By the time he started contesting elections, al-Bashir was not a popular leader.

Under his tenure, in an attempt to control the fall of the economy, subsidies in essential commodities had been removed, while food and energy prices had surged, The New York Times reported.

al-Bashir was also accused of genocide and heinous human rights violations against the non-Arab population in Darfur during what is now known as the Darfur war.

He was indicted for the same by the International Criminal Court in 2009.

It was, however, his failure to rectify the economy and his brutal response to civilian protests the eventually led to his downfall.

ADVERTISEMENTREMOVE AD

Al-Bashir’s Fall

On 19 December 2018, protests erupted in several cities in Sudan due to high costs prevalent all over Sudanese society and the worsening of economic and financial conditions, Reuters reported.

The demonstrations escalated as the demands of the protestors upgraded to Omar al-Bashir’s resignation as president.

The protestors, all from different blocks of society, came together under the banner of the Forces of Freedom and Change (FFC).

Some of the organisations in the FFC included Sudanese Professionals Association, No to Oppression against Women Initiative, and the Sudan Revolutionary Front among many others.

al-Bashir tried to strike back using his army, but he was quite unpopular among the soldiers as well, who often sided with protestors during their demonstrations.

On 11 April 2019, Omar al-Bashir was ousted by the Sudanese Armed Forces and placed under house arrest.

Sudan was now under military rule led by a council of generals.

The Post al-Bashir Era

By 13 April 2019, talks began between the protestors and the Transitional Military Council (TMC), the military junta that was established after al-Bashir’s deposition.

The April talks reached a point where the TMC agreed to have a transitional government in which there would be a civilian prime ministers and civilian leadership of all government departments except defence and interior.

Protests, however, continued because the people, led by the FFC demanded complete freedom from military rule, leading to heightening of tensions.

These tensions culminated into the Khartoum massacre on 3 June in which the paramilitary forces of the TMC, led by the Rapid Support Forces (RSF), fired on peaceful protestors in Khartoum, murdering more than 100.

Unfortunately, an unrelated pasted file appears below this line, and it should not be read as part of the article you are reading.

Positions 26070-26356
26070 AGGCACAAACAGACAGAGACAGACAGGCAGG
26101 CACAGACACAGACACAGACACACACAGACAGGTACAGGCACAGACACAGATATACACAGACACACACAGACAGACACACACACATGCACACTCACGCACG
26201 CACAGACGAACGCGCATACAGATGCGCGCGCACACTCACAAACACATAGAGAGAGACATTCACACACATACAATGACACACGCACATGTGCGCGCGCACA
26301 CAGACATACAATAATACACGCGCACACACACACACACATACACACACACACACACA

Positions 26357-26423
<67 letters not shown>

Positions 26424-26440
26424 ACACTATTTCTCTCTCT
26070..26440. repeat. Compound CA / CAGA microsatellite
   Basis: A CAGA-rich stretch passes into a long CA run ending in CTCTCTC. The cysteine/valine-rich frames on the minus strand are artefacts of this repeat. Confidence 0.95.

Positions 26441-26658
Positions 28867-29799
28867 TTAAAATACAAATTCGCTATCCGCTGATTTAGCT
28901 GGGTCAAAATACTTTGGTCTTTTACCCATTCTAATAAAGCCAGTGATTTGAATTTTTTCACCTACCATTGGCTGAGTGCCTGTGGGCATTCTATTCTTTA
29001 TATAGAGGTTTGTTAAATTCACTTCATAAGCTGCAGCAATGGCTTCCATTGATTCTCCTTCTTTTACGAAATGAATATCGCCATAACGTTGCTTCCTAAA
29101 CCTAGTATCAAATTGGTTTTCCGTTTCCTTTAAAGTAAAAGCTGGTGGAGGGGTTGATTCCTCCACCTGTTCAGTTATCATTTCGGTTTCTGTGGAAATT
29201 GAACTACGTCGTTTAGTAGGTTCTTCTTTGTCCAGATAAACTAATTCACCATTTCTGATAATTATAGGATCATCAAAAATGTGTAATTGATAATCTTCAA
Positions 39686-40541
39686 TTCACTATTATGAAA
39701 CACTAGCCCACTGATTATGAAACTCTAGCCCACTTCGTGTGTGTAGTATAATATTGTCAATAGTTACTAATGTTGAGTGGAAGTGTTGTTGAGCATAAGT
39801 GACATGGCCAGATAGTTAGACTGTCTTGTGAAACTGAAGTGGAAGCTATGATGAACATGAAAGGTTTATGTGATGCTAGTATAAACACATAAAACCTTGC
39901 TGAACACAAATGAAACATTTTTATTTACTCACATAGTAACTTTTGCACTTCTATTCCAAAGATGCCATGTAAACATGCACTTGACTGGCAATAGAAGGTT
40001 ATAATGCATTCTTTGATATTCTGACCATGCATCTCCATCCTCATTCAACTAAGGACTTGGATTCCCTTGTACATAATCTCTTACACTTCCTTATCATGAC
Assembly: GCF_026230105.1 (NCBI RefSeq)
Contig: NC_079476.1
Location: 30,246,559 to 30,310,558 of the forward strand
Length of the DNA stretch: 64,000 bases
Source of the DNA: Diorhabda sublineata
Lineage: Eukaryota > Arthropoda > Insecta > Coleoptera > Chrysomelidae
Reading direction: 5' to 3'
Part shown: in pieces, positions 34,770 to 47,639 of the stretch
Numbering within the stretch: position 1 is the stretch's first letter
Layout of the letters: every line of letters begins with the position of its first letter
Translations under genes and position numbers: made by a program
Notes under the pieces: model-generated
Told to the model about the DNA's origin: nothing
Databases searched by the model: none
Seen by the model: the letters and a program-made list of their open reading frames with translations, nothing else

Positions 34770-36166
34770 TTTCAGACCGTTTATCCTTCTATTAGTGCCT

In response to the massacre, non-violent resistance (some call it a civil disobedience movement) began on the streets with nationwide strikes, the Washington Post reported.

By July, the FFC protestors and the TMC finally came to a verbal and then a written agreement on the creation and role of government institutions for the future of Sudan.

ADVERTISEMENTREMOVE AD

Divisions Within the New Regime

The FFC and the TMC arrived at power-sharing arrangements to form a collective head of state in Sudan called the Sovereign Council of Sudan (SCS), which would last for 39 months starting on 20 August 2019.

The rules of the arrangement also said that for the first 21 months of the 39-month tenure of the SCS, the chair of the SCS will be selected by the military, and then for the next 18 months, the chair will be chosen by the civilian leadership, according to BBC.

Elections would be held after the expiry of the agreed period of power-sharing.

The composition of the SCS, according to the agreement, would be 5+5+1, that is, five civilian members and five military members, and one member whose participation would be agreed to by both sides.

The prime minister, who will be nominated by the FFC and the larger pro-democracy movement, shall head the cabinet, except those ministers who lead the defence and interior departments. They shall be nominated by the military.

The civilian-military government marked the first time since the 1989 coup d'état that Sudan was not governed solely by a military dictatorship.